By Thomas Albano
No students were present in the Cavalla Room when President Gregory Dell’Omo announced the cuts of programs and faculty on Oct. 29. But, when all received an email at 1:13 p.m., time stopped for some. Others sprang into action.
Students started petitions and formed groups to protest the cuts. Two petitions were posted on change.org, one specifically aimed at preserving the piano program at Westminster Choir College (WCC) and the other objecting to the overall changes and lack of student input.
The piano petition, set up by junior music education major Eric (John) Roper, reached 1,229 supporters as of 8:54 p.m. on Nov. 3. The title “Support the Piano Program at Westminster Choir College” reflects the fact that though the majors are going away, classes are still being offered.
Still, he feels Dell’Omo made a mistake by not including the voice of the Rider student body.
“I think that trying to meet deadlines kind of influenced his position to just, out of the spur, throw everybody into the fray,” Roper said. “I think that the situation was handled very poorly. Some sort of presence by students would’ve been a useful thing.”
Kade DePack, a sophomore entrepreneurship major with a French minor, was one of those who first learned of the cuts through Dell’Omo’s announcement.
“My roommate asked me if I saw the email, and I was like, ‘What email? Oh look, there’s my major and there’s my minor,’” DePack said.
Students on the WCC campus share sympathy for the students and faculty affected, even if they do not know them personally, Roper said. He mentioned Jack Sullivan, professor of English and director of the American Studies program, who has taught courses at Westminster.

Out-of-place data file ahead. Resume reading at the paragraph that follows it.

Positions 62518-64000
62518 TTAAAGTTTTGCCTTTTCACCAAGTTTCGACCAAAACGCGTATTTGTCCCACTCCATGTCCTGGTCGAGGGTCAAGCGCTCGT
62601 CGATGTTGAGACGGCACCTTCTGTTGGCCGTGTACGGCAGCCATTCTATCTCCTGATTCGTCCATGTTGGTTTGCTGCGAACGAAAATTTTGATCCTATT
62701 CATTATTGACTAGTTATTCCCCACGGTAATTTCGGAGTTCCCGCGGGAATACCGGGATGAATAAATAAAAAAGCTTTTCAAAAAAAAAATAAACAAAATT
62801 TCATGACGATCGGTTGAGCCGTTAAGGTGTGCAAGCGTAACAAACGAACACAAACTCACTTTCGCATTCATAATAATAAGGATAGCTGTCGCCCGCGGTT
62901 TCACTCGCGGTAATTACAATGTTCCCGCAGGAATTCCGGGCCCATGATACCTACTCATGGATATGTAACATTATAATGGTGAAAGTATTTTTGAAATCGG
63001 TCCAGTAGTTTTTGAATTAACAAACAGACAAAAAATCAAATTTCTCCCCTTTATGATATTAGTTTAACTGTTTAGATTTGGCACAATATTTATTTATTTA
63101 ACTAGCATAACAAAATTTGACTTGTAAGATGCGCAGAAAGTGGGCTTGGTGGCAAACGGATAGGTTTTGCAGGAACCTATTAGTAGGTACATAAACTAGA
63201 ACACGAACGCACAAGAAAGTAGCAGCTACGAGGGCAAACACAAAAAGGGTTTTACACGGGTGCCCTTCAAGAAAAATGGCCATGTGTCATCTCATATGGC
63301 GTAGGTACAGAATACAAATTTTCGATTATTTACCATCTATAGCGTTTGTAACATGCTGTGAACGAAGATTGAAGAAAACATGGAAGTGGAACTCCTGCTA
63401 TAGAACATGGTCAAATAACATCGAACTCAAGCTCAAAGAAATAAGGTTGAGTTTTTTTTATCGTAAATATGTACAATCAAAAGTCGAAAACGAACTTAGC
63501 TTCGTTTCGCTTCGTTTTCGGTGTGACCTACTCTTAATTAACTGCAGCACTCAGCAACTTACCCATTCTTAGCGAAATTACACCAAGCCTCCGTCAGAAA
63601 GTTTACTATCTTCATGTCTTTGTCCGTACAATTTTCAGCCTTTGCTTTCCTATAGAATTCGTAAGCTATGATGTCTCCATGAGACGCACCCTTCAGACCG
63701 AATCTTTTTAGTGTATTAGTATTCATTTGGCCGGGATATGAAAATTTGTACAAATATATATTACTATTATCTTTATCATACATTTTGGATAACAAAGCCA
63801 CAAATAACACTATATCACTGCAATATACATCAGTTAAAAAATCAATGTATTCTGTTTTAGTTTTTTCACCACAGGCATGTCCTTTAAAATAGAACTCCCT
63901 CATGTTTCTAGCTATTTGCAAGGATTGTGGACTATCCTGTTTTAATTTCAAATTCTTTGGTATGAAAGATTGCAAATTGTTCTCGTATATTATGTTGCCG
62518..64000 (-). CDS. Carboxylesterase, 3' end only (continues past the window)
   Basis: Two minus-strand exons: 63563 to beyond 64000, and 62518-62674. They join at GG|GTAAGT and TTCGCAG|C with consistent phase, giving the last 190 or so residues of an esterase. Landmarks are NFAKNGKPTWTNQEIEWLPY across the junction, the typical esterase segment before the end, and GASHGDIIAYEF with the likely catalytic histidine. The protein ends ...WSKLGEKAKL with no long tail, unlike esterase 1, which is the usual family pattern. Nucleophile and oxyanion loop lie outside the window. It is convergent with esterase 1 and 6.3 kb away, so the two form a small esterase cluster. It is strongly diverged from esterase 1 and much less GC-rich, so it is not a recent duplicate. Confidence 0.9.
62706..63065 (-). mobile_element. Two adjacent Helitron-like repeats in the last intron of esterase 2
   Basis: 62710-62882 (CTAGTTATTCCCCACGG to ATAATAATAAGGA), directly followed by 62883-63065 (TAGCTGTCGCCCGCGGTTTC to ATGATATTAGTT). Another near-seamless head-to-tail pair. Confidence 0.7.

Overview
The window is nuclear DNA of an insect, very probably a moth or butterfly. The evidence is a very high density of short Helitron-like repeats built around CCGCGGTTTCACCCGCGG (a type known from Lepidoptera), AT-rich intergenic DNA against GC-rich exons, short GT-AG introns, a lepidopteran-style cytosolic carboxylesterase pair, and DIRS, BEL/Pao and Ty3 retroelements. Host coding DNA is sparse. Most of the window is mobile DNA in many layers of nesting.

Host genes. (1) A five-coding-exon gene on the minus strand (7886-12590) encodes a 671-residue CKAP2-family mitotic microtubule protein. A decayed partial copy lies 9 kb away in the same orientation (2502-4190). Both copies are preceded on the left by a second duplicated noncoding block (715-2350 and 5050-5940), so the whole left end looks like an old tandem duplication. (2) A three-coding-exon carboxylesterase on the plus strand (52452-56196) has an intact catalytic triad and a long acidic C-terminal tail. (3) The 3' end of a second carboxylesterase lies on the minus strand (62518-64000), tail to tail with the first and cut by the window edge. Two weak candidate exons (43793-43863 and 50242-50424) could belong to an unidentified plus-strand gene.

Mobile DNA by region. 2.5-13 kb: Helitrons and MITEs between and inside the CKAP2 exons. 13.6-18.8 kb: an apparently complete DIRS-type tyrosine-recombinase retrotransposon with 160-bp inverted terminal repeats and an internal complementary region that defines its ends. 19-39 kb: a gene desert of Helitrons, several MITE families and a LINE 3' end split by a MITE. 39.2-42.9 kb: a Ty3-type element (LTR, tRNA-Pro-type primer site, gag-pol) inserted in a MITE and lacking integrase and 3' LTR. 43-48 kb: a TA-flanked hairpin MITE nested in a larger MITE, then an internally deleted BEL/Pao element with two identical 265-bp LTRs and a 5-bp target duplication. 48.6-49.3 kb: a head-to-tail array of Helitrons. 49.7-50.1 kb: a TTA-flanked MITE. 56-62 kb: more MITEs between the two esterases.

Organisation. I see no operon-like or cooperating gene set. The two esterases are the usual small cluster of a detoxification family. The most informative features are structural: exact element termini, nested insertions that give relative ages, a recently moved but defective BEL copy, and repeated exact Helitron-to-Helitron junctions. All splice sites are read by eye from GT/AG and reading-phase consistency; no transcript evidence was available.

“He’s well-liked by everybody,” Roper said. “So the fact that American studies was on that list as well, we were very upset to hear that.”
The other petition, “Oppose Rider University’s Decision to Cut Majors, Minors, and Graduate Degrees!” which had 1,465 supporters online as of 8:54 p.m. on Nov. 3, was set up by a group on the Lawrenceville campus dubbed the “Save My Major Coalition.” The board was formed by sophomore political science and arts administration double major Kenny Dillon.
The student response to the petition, Dillon said, was rapid.
“Before I can get the thing printed and stapled, I have people with me ready to sign it,” he said.
Dillon says one of the main reasons that “Save My Major” was founded was because, like Roper, he felt Dell’Omo mishandled the situation. Students should have been included in the decision making, he said.
“I feel like it was cold,” Dillon said. “I know it was done behind closed doors, and as the tuition-payer I feel left out of a conversation that affects me and others like me directly.”
A third protest movement, “Bring Back GEMS at Rider,” was formed on Facebook on Oct. 30. Started by Pilar Melani, ’15, its aim is to restore the geological, environmental and marine science programs that were cut. Melani is encouraging students and alumni, regardless of year or major, to contact Dell’Omo about how the cuts are affecting education.
She criticized the president’s methodology.
“He looked at what programs were the smallest and had the least ‘success’ for alums and cut those out,” she said. “But he forgot what Rider is known for: our small, student-centered classes and departments.”
Roper said students are taking none of this lightly.
“They feel blindsided and they feel they weren’t informed,” he said.